The remodeling industry doesn't always have the best reputation. To change public perception, many companies choose to enter competitions like those sponsored by the Better Business Bureau. “Wise consumers do their homework,” says Bryce Jacob of Dave Fox Remodeling, Columbus, Ohio, a 1998 BBB Integrity Award winner and a 2006 finalist. “Being an Integrity Award winner or a finalist gives weight. People trust the Better Business Bureau.”
Juan and Carmen Urbieta believe it. Owners of Urbieta Construction, Dayton, Ohio, they won the local BBB's Integrity Award in 2005 and then entered and won the International Torch Award for Marketplace Ethics. “When we first started out, [Juan] couldn't read or write in English; he was dependent on others to help him out. We had to have integrity so that people trusted us,” Carmen says. Urbieta Construction is known for its community service, including buying, gutting, and rehabbing buildings to revitalize an entire neighborhood. Carmen says the awards have helped set them apart from other remodelers and keep their company in the public eye.
According to the Council of Better Business Bureaus' Web site, www.bbb.org, the Torch Award helps “to illuminate the importance of corporate conscience and responsibility to upholding a fair and honest marketplace.” Each year, thousands of U.S. and Canadian businesses compete against others of the same size for the award. The Integrity Award is offered by individual, local BBBs. To be considered, organizations must meet their financial obligations and be honest, sincere, and respectful in their dealings with the public.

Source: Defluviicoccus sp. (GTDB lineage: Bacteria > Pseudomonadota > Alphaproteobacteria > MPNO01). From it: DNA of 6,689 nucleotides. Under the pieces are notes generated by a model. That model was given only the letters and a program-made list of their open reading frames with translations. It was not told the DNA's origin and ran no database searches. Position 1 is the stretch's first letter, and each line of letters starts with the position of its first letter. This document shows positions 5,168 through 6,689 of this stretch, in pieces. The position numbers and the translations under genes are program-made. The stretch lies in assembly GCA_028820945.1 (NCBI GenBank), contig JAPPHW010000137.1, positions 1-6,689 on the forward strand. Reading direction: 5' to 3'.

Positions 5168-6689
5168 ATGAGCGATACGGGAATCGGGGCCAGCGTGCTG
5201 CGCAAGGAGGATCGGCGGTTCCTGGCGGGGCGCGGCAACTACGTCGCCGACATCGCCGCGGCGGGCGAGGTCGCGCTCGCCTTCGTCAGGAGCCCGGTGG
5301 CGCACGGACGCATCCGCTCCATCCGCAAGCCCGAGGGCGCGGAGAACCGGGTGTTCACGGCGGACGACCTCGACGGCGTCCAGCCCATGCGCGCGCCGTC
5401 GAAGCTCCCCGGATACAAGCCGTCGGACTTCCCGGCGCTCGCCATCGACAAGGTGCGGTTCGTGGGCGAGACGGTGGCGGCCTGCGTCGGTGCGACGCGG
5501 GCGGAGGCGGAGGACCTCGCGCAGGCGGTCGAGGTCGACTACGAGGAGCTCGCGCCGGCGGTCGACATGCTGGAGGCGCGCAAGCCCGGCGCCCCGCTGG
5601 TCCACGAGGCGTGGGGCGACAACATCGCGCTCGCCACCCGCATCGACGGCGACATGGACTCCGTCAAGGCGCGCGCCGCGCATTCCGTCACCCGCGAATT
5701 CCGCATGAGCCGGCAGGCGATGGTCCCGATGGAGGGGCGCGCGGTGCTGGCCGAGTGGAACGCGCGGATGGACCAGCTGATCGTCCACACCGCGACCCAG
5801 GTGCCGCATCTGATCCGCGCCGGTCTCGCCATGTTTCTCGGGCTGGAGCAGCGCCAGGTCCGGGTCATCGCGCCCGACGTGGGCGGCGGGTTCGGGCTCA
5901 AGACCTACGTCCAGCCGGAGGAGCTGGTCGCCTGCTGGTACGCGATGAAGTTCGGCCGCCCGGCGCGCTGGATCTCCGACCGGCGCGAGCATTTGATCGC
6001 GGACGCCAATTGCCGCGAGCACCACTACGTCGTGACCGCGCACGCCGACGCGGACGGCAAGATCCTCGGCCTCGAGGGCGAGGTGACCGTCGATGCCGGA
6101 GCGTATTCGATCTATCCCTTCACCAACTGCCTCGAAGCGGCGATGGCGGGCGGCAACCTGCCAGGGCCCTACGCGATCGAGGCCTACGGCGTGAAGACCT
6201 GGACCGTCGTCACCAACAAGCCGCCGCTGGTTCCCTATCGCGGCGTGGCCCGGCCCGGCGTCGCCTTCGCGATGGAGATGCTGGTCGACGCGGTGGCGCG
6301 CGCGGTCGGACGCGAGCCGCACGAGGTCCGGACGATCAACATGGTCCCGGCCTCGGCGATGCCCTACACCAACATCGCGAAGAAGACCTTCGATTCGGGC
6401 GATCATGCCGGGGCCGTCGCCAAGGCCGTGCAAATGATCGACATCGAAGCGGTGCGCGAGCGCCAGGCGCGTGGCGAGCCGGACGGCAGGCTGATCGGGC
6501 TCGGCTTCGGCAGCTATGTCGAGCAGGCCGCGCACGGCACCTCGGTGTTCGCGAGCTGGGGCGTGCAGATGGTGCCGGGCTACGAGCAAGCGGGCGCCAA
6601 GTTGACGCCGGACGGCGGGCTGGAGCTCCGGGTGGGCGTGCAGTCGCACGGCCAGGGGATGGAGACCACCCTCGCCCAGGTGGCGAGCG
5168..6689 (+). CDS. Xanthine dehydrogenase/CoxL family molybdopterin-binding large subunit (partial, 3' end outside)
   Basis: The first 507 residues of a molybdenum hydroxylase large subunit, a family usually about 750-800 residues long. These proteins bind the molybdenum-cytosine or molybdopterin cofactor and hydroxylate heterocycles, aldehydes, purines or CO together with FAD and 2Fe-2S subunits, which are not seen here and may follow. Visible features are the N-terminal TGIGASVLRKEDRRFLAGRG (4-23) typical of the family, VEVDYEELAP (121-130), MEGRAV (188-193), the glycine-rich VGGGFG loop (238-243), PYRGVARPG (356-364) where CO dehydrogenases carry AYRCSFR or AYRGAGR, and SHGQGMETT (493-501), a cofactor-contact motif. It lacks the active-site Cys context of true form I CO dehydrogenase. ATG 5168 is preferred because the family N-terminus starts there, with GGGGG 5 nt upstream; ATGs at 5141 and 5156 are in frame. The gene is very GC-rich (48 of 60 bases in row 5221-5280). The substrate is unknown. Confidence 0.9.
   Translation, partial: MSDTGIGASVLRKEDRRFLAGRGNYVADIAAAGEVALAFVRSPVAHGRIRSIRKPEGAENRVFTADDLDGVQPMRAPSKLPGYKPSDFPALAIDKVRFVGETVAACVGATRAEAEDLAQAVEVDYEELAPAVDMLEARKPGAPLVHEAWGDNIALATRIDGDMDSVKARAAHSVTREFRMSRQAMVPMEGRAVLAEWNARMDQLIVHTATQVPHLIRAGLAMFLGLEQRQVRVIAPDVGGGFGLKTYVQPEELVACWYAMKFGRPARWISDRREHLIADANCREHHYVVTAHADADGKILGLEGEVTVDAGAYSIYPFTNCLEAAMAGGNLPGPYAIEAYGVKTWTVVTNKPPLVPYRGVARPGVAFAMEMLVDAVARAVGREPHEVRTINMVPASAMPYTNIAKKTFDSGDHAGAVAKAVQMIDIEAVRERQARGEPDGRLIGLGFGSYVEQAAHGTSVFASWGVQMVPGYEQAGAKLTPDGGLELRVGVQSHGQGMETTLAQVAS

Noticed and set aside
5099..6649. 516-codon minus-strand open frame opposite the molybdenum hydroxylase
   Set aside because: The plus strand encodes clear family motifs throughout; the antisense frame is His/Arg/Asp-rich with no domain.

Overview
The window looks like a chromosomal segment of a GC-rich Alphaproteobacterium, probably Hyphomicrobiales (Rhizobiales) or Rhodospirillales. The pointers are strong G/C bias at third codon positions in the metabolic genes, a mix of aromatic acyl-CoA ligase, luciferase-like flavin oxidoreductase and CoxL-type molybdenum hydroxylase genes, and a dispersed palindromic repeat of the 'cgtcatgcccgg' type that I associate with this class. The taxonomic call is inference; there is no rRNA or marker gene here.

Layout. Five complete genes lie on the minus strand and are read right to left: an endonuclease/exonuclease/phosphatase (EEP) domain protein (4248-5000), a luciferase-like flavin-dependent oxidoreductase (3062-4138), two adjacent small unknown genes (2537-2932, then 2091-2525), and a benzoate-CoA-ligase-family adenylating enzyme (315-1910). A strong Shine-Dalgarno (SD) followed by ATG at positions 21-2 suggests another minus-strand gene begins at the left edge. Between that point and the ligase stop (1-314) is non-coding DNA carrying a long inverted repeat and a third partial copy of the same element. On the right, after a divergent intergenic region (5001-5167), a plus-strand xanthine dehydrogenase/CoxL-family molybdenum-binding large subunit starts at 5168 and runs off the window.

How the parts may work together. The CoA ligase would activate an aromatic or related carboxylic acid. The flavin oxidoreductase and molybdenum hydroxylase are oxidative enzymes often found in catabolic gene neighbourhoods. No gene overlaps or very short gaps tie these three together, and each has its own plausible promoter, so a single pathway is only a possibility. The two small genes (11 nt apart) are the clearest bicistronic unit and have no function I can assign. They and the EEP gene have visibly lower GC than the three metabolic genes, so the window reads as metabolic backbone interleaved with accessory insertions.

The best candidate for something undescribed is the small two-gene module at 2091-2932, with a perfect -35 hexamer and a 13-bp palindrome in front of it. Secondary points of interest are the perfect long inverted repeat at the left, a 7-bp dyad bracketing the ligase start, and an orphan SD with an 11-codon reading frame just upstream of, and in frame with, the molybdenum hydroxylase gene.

But it's not about being perfect. Says Jacob, “In our BBB paperwork, we were able to tell a lot of stories about how we overcame issues with clients, who appreciated that we took accountability and made things right. That's what we want to be recognized for.” That's the kind of knowledge that can help shift public perception.